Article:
By Richard Bilbao 

As collegiate sports facilities like Camping World Stadium and the University of Central Florida athletics seek to grow and improve, it’s likely Orange County’s lucrative tourist development tax will be a sought-after funding source — something that already has happened this year.

However, there are very strict rules that can limit how the 6-cent hotel tax funds can be tapped into even for facilities like the two sports-centric venues. For example, the tax’s sixth cent by law only can be used in a 50/50 split to pay off the city of Orlando’s debt on the Amway Center (home venue of the NBA’s Orlando Magic) and the other half toward tourism promotion (primarily Visit Orlando).

But a simple change in verbiage of that sixth cent’s usage could solve some problems facing many entities seeking funding, said Angel de la Portilla, president of Orlando-based Central Florida Strategies, whose clients include private sector developers and local governments.

De la Portilla, who spoke at an Orlando Business Journal-hosted panel discussion on Nov. 1 about the hotel tax, said local decision makers should consider seeking Florida legislative support to tweak the uses of that sixth cent.

“We see the broader community demands of the TDT and that [Orange County] commissioners want to expand TDT projects into the community. We might want to have a discussion with the Legislature about expanding the use of the sixth cent to allow the city to use some of those funds to fund the stadium. Right now, it’s only allowed for professional sports, but if you allow it for college and professional sports, the city could have a dedicated fund for its sports venues.”

He said support could be found within the Florida Legislature as many decision makers may have close ties to other big Florida universities that also are considering major stadium renovations. For example, the University of Florida plans to invest $400 million into The Swamp and Florida State University plans to infuse $265 million into Doak Campbell Stadium.

“We should lead this conversation … and give the city the flexibility. There will be future needs of the stadium … they will need the roof, parking and infrastructure. This is part of a longer discussion,” de la Portilla said.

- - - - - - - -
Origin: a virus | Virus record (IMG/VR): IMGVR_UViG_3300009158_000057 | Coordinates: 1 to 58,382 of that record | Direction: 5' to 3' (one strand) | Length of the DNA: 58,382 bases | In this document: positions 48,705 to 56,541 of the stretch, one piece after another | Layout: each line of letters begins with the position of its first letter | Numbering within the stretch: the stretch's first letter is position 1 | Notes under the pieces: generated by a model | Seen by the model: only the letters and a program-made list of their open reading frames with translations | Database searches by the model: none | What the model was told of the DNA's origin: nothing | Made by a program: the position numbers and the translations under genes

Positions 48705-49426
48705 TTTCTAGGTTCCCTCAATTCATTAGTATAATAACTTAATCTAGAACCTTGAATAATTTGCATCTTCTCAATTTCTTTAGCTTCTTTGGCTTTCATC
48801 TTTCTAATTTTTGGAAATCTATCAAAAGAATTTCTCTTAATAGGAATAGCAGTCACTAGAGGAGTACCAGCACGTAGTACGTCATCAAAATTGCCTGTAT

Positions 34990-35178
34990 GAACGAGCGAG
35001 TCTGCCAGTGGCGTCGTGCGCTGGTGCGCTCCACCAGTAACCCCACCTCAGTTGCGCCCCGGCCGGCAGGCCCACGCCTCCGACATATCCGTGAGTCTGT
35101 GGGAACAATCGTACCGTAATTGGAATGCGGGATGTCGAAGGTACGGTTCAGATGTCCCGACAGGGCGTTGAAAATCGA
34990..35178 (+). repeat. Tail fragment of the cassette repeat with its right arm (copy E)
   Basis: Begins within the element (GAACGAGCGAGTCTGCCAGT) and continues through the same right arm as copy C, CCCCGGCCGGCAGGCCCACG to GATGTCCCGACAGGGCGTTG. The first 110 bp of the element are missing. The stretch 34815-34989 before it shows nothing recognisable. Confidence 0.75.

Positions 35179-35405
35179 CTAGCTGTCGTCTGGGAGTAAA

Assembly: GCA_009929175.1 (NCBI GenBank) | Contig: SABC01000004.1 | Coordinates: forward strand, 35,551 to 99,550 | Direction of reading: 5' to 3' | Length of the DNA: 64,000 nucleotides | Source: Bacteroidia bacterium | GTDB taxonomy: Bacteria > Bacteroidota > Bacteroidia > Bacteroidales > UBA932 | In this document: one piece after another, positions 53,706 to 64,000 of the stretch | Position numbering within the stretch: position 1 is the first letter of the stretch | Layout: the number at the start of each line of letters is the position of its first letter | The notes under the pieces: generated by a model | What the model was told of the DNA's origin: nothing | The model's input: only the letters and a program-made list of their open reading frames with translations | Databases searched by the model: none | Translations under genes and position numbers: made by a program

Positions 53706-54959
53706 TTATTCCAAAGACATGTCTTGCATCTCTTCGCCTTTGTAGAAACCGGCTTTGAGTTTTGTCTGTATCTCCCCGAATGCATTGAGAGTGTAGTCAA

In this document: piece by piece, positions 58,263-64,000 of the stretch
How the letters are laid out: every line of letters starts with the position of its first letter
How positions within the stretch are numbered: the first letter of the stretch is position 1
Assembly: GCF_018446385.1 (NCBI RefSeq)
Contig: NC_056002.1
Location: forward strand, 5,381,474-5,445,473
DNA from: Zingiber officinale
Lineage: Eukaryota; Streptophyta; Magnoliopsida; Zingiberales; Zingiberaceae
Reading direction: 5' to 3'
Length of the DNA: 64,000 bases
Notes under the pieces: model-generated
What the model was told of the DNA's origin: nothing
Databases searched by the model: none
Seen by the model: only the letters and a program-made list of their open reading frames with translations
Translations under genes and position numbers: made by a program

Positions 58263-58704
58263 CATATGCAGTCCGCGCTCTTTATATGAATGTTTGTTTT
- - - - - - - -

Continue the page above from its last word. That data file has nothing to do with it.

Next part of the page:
Projects that could benefit from such a move would be Camping World Stadium and UCF’s plan to invest millions of dollars into a new athletics village.

Florida Citrus Sports, the primary tenant of Camping World Stadium, is seeking $400 million to rebuild the upper terrace and build a new field house. Another $400 million would be needed to build a rooftop canopy. UCF’s project, which already was awarded monies to improve its football stadium, earlier this year was seeking $176 million for various athletic facility improvements as part of its transition into the Big 12 Conference.

Florida Citrus Sports CEO Steve Hogan said the organization will continue to find avenues to fund the improvement needed for the historical stadium.

“Florida Citrus Sports will continue collaborating with local leadership to explore funding mechanisms for Camping World Stadium. We must complete the vision for this unique community asset to continue the return on investment that it drives for Orange County and the Central Florida region,” he told OBJ. Hogan also attended OBJ‘s TDT panel discussion on Nov. 1.

A spokeswoman with Orange County declined to comment on speculation, and Robert Agrusa, president and CEO of the Central Florida Hotels & Lodging Association which represents many hoteliers that pay the tourist development tax, declined to comment stating the group has not had a chance to study such an approach.

Also, representatives with the city of Orlando and UCF did not respond prior to press time.

The tourist development tax is levied on the sale of hotel, motel and short-term rentals and generates millions of dollars for Orange County each month. Those funds are used to pay for expansions and operations of the Orange County Convention Center and Visit Orlando. The money also is tapped for incentives to lure big events and pay for upgrades to other regional tourism-generating venues such as Camping World Stadium, the Amway Center and the Dr. Phillips Center for the Performing Arts.

Orange County leaders are set to hear a presentation from Visit Orlando on Nov. 14 that may lead to more discussion on the tourist development tax and potential uses.

Source: Orlando Business Journal

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